There are 8 main ethnic groups in Gambia living side by
side with a minimum of inter-tribal friction, each preserving
its own language, music, cultural
traditions and even caste
systems though there is an increasing amount of cultural interaction
and fusion. Indeed, the average Gambian will tell you he feels
he has more in common with his countrymen than he has with a Senegalese
from the same tribe! This by no means suggests that there is a
lack of individual identity. While there is growth in multi-ethnic
expressions, the search by groups to reaffirm their identities
Each of these communities speak their own language, all of which
are classified as part of the Niger-Congo language group and as
a whole represent a snap-shot of Senegambia society.
However, classifying people by blood or ethnic traits is increasingly
difficult as there has been extensive migrations and inter-marriages
over the centuries. There were migrations of people into the Gambia
before the 19th century but such movement of people greatly increased
after the establishment of Bathurst (Banjul) in 1816. They came
from Casamance, Futa Toro, Sierra Leone, Mali, Guinea Bissau and
other West African countries.
The single largest ethnic group in Gambia is the Mandinka,
(Mandingos) an agricultural people with a hereditary nobility.
Before they migrated to the Gambia valley they lived in the northern
slopes of Futa Jallon Plateau. The country of the Manding is in
the Niger Valley.
very prominent in the capital city of Banjul and are prominent
in the Senegambia region. Their language is the lingua franca
for Gambia and can be heard being spoken in trading centres and
family compounds. In the up-river area of Gambia they are called
The people called the Creoles or Akus,
are Christians who are descendants of freed slaves who first came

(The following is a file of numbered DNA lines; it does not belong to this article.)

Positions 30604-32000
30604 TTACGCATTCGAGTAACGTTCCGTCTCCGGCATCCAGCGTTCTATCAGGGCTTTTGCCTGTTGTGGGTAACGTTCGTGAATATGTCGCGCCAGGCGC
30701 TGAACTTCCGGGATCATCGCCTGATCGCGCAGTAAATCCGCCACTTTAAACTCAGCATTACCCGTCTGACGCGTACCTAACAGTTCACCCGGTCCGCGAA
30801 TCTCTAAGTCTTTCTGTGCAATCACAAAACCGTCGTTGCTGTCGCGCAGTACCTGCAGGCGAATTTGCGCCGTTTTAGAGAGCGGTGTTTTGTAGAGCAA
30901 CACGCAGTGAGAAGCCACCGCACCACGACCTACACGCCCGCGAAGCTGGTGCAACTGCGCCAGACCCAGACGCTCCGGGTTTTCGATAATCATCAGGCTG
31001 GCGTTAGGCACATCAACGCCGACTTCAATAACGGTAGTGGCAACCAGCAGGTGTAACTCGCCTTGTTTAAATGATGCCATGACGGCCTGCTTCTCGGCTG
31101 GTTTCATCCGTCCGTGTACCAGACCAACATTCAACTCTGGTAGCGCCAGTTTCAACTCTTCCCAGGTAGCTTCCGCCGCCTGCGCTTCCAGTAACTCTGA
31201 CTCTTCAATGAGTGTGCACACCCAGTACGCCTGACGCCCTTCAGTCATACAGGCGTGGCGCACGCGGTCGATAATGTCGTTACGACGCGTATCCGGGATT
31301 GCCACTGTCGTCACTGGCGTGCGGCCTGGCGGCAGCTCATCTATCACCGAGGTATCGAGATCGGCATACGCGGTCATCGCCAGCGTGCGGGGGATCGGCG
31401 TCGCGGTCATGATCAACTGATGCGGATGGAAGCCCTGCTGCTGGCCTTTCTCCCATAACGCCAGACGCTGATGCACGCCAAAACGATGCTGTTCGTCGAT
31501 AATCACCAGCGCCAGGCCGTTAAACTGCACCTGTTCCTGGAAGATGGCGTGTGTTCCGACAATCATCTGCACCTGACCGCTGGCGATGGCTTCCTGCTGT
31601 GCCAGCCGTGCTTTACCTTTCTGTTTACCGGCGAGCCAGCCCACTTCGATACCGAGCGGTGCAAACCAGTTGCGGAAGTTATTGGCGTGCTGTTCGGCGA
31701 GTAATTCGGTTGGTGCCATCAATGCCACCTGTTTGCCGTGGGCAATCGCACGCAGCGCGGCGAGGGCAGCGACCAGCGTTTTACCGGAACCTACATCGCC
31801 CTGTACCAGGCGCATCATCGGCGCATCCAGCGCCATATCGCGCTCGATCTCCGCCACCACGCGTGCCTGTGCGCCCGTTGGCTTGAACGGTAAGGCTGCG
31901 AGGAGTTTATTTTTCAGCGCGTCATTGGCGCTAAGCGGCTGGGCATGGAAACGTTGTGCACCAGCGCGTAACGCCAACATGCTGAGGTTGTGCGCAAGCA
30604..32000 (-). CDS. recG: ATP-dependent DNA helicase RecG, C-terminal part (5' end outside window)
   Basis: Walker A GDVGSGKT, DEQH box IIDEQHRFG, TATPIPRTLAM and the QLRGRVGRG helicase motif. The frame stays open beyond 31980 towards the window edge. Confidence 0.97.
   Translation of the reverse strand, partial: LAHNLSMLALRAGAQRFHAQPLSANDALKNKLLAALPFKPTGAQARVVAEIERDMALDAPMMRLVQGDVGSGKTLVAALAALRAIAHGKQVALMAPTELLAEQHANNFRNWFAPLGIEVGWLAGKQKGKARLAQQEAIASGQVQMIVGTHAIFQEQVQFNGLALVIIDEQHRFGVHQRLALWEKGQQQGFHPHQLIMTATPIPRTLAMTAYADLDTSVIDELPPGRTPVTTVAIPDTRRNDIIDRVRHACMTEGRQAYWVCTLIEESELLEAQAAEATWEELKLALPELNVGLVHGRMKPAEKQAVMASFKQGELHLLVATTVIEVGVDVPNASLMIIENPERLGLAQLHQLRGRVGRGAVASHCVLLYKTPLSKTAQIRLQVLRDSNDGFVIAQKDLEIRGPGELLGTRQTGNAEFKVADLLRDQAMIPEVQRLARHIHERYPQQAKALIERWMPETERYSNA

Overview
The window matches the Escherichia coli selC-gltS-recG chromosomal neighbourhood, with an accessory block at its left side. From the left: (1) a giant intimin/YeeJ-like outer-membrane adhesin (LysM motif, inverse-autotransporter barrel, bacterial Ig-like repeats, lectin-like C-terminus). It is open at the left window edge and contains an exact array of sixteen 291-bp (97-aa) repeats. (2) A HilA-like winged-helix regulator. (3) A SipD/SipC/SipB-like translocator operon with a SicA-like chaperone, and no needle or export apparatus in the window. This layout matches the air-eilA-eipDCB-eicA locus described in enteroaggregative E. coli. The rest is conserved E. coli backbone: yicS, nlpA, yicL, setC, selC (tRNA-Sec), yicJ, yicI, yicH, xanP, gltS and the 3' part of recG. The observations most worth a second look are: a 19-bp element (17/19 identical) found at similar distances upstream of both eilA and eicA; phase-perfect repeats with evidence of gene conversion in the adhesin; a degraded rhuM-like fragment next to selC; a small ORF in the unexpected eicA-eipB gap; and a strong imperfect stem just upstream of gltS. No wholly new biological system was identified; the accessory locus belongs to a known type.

to The Gambia in 1787 from Sierra Leone. and who rank among the
bureaucratic elite as well a being prominent in the private professional
Jola or Kujamat people are predominantly
organized around the cultivation of rice and are mainly based
in the Foni district of the Western Division. Theirs is a uniquely
segmentary society with no tradition of having a paramount chief.
Their traditional location in swamps and deep forests meant that
they were among the last people to be converted to Islam.
The Fulanis or Pol Futa a they are sometimes
known are mainly engaged in herding of cattle and running
their ubiquitous small corner shops. They are generally of lighter
skin than most of the population and several theories, some of
which have proved controversial have been put forward as to where
they originally came from.
The Serahule people are involved mainly
in farming, trade and property development. They can be found
in their largest numbers in the Basse region and speak in a number
of dialects including Azer and Kinbakka. They created the Ghana
Empire which encompassed Mauritania to present-day Ghana.
The other ethnic groups are the Serer
who are predominantly involved in fisheries have customs and a
language which bear considerable similarities to the Wolof. Then
there are the Tukulor
share strong ties with the Fulani's culture, history and traditions
and are mainly engaged in agriculture and animal husbandry.
There also exists a small community of
other groups such as the Lebanese, Europeans, Mansoanka, Bayot
, Bambara, Badibunka, Balanta, Hausa, Mankanya and the Mandjak
Other Ethnic Groups